Doing better at doing good

'Green' hotel proves saving energy makes money

June 6, 2010 

Proximity Hotel's restaurant offers an uncommon view in the heart of a busy Greensboro business and shopping district. Just below the outdoor terrace, a restored stream winds through an expanse of tall grass. A colony of turtles and the occasional heron make their homes in this quiet retreat. It's not what you expect just a hundred yards from one of the city's most frequented thoroughfares. But then, this hotel is an uncommon venture.

It's the brainchild of Greensboro hotelier and restaurateur Dennis Quaintance, who has made his mark in the Triangle as owner of the Lucky 32 restaurant in Cary. Proximity opened in 2008 as the first hotel in America to earn the highest rating offered by the U.S. Green Building Council's Leadership in Energy and Environmental Design system. With water heated by 100 solar panels on the roof, a high-tech elevator that feeds energy back into the building's electrical grid and an array of ultra-efficient materials, the Proximity uses 39 percent less energy and 33 percent less water than comparable hotels.

"The widely held notion that building and operating hotels with a commitment to sustainable practices is too expensive is a myth," Quaintance said. "We wanted to get to the point where we're not wasting energy and the guest is still very comfortable - and that's where we ended up."

But why aren't more developers joining him? And what can they learn from Quaintance's project that might serve both their bottom line and sustainable construction?

"Most property owners start with a calculator" - and often hastily decide green buildings cost too much, said Todd Mansfield, past chairman of the Urban Land Institute and current CEO of Charlotte real-estate developer Crosland.

Developers, for example, finance up to 90 percent of the money needed to build a hotel. With that high debt load, they focus on maximizing profits quickly by selling the hotel in three to five years. "There's also been a long-standing misperception about the cost of green elements, that they add 20 to 25 percent to the cost of a project," Mansfield said. In fact, he said, those costs more typically run less than 5 percent - and developers are gradually catching on.

Quaintance estimates the green elements of the Proximity added a net cost of about $800,000, or 3 percent, to his $29 million hotel. He expects to recoup it by 2012 through energy savings, state and federal tax credits and other incentives. He's rooted in Greensboro, put considerable equity into the hotel with his investors and is willing to wait for his payoff - but many developers aren't. Nor are they inclined to create more work for themselves by vetting the myriad green options that are available - from sensors that switch off the lights in empty rooms to high-tech drapes that retain heat more efficiently.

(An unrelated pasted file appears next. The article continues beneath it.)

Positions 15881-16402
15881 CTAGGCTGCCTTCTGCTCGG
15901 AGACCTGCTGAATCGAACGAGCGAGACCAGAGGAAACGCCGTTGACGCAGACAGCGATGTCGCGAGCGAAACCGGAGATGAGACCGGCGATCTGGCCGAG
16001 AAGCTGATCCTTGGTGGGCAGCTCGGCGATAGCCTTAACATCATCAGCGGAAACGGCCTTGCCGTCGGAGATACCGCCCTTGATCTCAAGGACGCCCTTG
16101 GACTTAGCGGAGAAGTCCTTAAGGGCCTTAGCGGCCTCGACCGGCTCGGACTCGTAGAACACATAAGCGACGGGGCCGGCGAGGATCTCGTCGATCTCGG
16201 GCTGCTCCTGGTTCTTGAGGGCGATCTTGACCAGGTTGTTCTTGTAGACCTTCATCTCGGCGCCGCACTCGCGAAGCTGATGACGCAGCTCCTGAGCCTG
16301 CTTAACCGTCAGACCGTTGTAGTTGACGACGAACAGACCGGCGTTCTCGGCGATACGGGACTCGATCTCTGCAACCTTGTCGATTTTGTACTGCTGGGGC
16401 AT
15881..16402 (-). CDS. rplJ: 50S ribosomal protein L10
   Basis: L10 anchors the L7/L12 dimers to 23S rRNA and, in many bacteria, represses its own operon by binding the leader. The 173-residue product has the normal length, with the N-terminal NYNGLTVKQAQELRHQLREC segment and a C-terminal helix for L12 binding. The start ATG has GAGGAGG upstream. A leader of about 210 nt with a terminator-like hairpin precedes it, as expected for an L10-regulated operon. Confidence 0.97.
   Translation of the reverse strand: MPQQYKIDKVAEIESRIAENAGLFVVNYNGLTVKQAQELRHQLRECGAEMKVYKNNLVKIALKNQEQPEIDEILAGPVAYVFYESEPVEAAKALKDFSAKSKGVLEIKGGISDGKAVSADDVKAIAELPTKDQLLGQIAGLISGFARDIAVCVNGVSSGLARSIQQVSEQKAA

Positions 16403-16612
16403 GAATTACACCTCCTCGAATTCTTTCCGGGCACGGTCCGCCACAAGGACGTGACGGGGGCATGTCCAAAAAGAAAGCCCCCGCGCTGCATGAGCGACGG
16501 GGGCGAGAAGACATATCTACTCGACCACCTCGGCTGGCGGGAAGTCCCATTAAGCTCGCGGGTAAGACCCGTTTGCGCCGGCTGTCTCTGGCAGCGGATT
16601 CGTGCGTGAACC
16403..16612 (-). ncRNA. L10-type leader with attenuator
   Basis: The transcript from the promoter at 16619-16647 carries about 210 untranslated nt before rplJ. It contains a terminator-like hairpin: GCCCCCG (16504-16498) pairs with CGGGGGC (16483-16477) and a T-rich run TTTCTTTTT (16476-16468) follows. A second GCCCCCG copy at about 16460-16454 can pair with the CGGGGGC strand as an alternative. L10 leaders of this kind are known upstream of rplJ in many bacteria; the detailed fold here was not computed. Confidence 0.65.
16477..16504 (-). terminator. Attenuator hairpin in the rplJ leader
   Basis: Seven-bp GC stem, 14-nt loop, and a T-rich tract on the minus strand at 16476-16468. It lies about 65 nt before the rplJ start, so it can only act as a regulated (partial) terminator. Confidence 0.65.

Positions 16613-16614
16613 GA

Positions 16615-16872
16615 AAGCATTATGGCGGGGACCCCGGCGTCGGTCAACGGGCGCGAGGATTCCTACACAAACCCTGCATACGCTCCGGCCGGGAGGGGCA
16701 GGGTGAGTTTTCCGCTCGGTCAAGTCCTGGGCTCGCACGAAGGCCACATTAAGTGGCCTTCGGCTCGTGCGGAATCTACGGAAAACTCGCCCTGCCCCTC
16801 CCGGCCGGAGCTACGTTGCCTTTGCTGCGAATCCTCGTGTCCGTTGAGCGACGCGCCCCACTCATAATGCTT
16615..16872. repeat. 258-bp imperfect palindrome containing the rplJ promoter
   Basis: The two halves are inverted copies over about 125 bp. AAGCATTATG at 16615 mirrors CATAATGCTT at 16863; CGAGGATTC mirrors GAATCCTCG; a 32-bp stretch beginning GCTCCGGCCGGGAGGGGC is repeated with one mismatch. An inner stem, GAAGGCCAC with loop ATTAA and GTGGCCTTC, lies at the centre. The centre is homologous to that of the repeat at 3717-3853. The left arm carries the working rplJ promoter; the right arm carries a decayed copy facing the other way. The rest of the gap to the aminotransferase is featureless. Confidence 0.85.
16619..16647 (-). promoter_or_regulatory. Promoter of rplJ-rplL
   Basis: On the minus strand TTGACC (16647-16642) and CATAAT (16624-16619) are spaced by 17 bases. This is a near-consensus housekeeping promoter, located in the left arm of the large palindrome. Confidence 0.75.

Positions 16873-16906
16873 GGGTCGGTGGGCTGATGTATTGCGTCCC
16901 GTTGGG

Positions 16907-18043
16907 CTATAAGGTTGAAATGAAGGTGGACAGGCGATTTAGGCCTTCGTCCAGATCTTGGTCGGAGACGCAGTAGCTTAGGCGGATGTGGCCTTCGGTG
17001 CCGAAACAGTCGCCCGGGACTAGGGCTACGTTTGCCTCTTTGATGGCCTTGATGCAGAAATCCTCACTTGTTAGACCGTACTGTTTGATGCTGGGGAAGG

The result: In the two years since the Proximity opened, just one other hotel in the United States has achieved the platinum LEED rating. Quaintance finds that more disappointing than gratifying. He didn't build the hotel to make a social statement; he did it because it made business sense.

The hotel's energy efficiency will add hundreds of thousands of dollars to the bottom line in coming years. And, already, about 15 percent of the Proximity's revenues come from clients who want to hold weddings, meetings and charitable events there precisely because it is a green hotel.

In the Triangle, there are several dozen LEED-certified office, university and public buildings under way or finished. Durham, in fact, is among the national leaders in LEED buildings per capita. Duke University sets the pace with 16 buildings completed and another 12 seeking certification. Scientific Properties and Trinity Design/Build have kept pace with their own LEED-certified buildings. Greenfire Development, one of the city's largest developers, has several innovative projects using green technology.

To prod more developers in this direction, Quaintance offers a few modest proposals. For example, he said, what if developers received incentives for earning LEED certification? What if they got accelerated tax depreciation for new buildings with energy and water consumption that exceed efficiency thresholds? What if colleges, universities, school systems and government agencies required that all new buildings include an estimate for the first five years of utility costs in their capital expenditure items? The math would show where the long-term savings from green features, such as solar panels, exceeded upfront costs.

"My hope," Quaintance said, "is that in just a short while our accomplishments with the Proximity will be overshadowed by other hotels and restaurants that surpass our performance."

Christopher Gergen is on the founding team of Bull City Forward and Director of the Entrepreneurial Leadership Initiative at Duke University. Stephen Martin, a former business and education journalist, is a speechwriter at the nonprofit Center for Creative Leadership. They can be reached at authors@bullcityforward.org.

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